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PN Review 276
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This article is taken from PN Review 110, Volume 22 Number 6, July - August 1996.

In the Case of Julius v. Mr Eliot Frederic Raphael

Still in his thirties, Anthony Julius has an uneven fame: he is both the high-flying lawyer representing the Princess of Wales, in her impending divorce from Prince Charles, and the author of T.S. Eliot, Anti-Semitism and Literary Form, a serious study which has been greeted, in literary circles, with conspicuous reticence. Although published by the Cambridge University Press, it has not been reviewed in the Times Literary Supplementor in most of the major newspapers. Since Dr Julius - his book is a revised, successful PhD thesis - took two years out from his legal career in order to train for and acquire the intellectual muscle, and warrant, to get into the ring with Mr Eliot, he might be excused for expecting at least a chorus of welcome obloquy after a Rocky-like training period which qualified him to challenge one of the champions of High Culture.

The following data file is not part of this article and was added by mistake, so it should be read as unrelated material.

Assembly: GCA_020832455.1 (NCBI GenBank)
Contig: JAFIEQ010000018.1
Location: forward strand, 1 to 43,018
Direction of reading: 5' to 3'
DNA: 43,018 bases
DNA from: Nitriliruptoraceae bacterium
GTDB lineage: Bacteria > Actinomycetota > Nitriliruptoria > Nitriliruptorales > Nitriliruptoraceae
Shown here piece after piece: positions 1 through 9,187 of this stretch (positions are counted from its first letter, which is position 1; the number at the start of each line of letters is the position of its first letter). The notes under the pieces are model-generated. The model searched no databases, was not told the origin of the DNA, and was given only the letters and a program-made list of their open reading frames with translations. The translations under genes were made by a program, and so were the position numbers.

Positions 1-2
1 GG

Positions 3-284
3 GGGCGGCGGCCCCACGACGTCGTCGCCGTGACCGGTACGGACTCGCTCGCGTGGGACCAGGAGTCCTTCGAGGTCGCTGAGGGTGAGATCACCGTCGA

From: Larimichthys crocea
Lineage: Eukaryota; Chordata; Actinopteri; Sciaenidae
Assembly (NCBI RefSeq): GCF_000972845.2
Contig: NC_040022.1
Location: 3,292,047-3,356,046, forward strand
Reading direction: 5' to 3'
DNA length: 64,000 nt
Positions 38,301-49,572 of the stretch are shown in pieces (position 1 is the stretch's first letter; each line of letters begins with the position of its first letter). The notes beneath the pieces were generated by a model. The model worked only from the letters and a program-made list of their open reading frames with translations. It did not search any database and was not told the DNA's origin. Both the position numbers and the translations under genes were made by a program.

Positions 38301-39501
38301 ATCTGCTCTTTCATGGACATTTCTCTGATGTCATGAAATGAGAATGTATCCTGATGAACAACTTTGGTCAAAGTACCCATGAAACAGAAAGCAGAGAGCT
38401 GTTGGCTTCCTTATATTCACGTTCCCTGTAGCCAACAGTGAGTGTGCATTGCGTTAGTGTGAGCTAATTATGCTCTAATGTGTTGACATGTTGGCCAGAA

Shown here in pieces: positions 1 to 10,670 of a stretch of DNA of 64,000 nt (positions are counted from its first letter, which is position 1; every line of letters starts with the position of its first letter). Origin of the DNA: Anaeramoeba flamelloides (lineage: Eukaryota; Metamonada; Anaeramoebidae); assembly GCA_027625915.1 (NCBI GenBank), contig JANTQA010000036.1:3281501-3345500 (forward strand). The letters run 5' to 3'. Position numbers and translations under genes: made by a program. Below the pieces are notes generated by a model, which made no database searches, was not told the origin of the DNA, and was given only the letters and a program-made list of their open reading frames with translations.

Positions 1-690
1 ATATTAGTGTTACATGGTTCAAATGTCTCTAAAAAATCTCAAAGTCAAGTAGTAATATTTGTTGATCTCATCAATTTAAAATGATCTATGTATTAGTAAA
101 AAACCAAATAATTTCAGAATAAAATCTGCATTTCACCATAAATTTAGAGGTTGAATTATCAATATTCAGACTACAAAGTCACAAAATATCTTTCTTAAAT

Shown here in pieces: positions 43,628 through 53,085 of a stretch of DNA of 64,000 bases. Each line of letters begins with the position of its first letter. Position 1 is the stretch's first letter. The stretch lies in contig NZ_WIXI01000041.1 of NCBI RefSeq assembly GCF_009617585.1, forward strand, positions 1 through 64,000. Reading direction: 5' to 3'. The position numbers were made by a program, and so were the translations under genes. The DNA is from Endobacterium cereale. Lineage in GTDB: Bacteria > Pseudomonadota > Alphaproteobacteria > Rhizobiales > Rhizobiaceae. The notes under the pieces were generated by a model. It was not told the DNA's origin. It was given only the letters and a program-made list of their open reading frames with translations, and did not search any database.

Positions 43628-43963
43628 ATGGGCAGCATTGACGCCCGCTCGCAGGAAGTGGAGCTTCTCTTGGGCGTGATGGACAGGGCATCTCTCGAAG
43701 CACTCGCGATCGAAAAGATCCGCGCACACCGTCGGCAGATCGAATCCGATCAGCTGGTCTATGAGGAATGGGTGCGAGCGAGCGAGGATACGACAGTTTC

By contrast, as Princess Diana's legal counsel, Julius has become a gossip column celebrity, the minutiae of whose office politics merit newsprinted attention: we have been treated to headlined promises that his usual secretary at Mishcon, De Reya was miffed when he imported a different (tighter-lipped) typist to deal with palatial business. It has also been exclusively disclosed that some of his colleagues detected symptoms of hubristic vanity in his bearing: like Eliot's Princess Volupine, Diana both lends kudos to her escorts and excites envy in those whose arm, or advice, she disdains to take.

Perhaps the muted reception of ...

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